People who have coronavirus infections but never develop symptoms could have weaker immune responses to the virus, a new study suggests.
The small study, published in the journal Nature Medicine on Thursday, found that a group of about three dozen Covid-19 patients who were asymptomatic had levels of antibodies that were significantly lower than what was found among patients who had mild symptoms — a finding that suggests the asymptomatic patients had weaker immune responses, reports the CNN.
The researchers, from various institutions in Chongqing, China, also found that the asymptomatic patients had a significantly longer duration of viral shedding — in which they could spread the coronavirus to others - than the symptomatic patients.
The new study included data on 37 Covid-19 patients who were diagnosed before April 10 and developed no symptoms while isolated at a hospital in the Wanzhou District of Chongqing, China. Their health data, taken from blood samples and other tests, were compared with 37 other Covid-19 patients who had mild symptoms.
The data showed that, even though the asymptomatic patients were experiencing no symptoms, they were still shedding the coronavirus — meaning they were infectious — for a median duration of 19 days.
That duration of viral shedding was significantly longer than what was found among the patients with mild symptoms, which was 14 days, according to the study.
The data also suggested that certain antibody levels among the asymptomatic patients were significantly lower relative to the symptomatic patients.
Antibodies, which are proteins that circulate in blood to help fight off infections, can hold clues to body's immune response.
Among the asymptomatic patients, 81.1 percent had reductions in their neutralizing antibody levels during the eight weeks after being discharged from the hospital — compared with 62.2 percent of the symptomatic patients.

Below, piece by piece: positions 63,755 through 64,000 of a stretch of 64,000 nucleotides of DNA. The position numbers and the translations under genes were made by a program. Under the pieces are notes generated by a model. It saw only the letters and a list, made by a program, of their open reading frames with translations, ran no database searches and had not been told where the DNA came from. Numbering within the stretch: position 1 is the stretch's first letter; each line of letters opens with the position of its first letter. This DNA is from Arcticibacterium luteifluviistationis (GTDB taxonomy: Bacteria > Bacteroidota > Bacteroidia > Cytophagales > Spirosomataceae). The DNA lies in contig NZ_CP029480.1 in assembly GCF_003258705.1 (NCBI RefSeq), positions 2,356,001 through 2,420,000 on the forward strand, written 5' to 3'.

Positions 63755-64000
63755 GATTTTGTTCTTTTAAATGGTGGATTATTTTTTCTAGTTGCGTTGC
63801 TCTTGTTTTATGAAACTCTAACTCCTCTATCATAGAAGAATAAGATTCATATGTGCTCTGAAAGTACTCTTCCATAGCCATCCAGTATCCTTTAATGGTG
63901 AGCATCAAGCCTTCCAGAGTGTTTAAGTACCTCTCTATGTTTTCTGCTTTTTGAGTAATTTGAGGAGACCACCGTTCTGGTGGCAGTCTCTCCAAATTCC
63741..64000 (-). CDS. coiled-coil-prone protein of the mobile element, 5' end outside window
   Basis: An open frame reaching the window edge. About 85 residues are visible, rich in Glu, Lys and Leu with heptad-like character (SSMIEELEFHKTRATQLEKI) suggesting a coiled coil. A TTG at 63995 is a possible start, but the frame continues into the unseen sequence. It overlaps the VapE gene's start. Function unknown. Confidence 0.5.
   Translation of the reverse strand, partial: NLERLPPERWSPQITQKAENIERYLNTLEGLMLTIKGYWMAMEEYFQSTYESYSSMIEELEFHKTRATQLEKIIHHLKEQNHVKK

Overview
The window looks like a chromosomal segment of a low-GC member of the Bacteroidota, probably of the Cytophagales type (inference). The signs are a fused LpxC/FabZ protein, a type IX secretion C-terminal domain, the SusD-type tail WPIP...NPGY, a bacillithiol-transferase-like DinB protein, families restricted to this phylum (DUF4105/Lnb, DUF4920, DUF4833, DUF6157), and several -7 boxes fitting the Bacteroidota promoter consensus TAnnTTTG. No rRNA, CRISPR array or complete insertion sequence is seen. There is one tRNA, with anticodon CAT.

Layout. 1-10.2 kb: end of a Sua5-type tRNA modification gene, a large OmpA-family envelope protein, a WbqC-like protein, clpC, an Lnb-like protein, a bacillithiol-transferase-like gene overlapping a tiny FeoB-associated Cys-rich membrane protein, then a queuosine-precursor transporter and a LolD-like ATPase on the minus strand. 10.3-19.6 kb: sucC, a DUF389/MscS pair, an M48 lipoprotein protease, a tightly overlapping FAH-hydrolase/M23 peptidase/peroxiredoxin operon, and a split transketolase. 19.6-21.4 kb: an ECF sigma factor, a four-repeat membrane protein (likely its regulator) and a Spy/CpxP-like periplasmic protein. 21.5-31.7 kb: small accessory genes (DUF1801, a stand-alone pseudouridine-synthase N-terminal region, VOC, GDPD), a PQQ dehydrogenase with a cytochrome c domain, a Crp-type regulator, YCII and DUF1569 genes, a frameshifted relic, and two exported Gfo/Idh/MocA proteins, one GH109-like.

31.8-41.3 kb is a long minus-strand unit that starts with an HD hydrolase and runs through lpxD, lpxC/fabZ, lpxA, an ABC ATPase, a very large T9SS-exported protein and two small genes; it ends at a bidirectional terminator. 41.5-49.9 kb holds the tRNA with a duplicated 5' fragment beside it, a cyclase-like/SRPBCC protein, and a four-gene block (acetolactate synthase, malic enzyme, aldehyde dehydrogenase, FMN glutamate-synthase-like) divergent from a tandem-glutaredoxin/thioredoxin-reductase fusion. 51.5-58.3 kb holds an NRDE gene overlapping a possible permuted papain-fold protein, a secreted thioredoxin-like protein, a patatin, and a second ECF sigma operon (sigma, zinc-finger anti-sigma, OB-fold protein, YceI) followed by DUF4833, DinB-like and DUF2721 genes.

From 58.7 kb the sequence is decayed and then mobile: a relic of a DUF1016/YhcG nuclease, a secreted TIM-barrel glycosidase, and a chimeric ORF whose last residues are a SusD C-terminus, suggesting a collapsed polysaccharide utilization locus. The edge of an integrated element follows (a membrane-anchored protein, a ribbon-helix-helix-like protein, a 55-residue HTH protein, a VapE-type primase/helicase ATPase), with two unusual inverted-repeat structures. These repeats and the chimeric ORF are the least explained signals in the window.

The researchers found some other differences in the patients' health data, suggesting that "asymptomatic individuals had a weaker immune response" to the coronavirus.
The study had some limitations, including that it involved a small number of patients and antibody testing itself is not always 100 percent accurate.
But overall, the researchers wrote in their study that the findings suggest there are potential risks to using "immunity passports" based on antibodies and "support the prolongation of public health interventions, including social distancing, hygiene, isolation of high-risk groups and widespread testing."
Eleanor Riley, a professor of immunology and infectious disease at the University of Edinburgh in Scotland, said that the new study's findings are not surprising.
"The data are in line with several recently reported studies suggesting that those with mild or asymptomatic infections make a less robust antibody response to SARS-CoV-2 than those with more severe disease," Riley said in a written statement distributed by the UK-based Science Media Centre on Thursday.
"The really interesting question, to which we don't yet have an answer, is why some people develop such mild infections," Riley said in part.
"It may be that they are genetically less susceptible to infection or that they have some pre-existing immunity due to prior infection with related seasonal coronaviruses."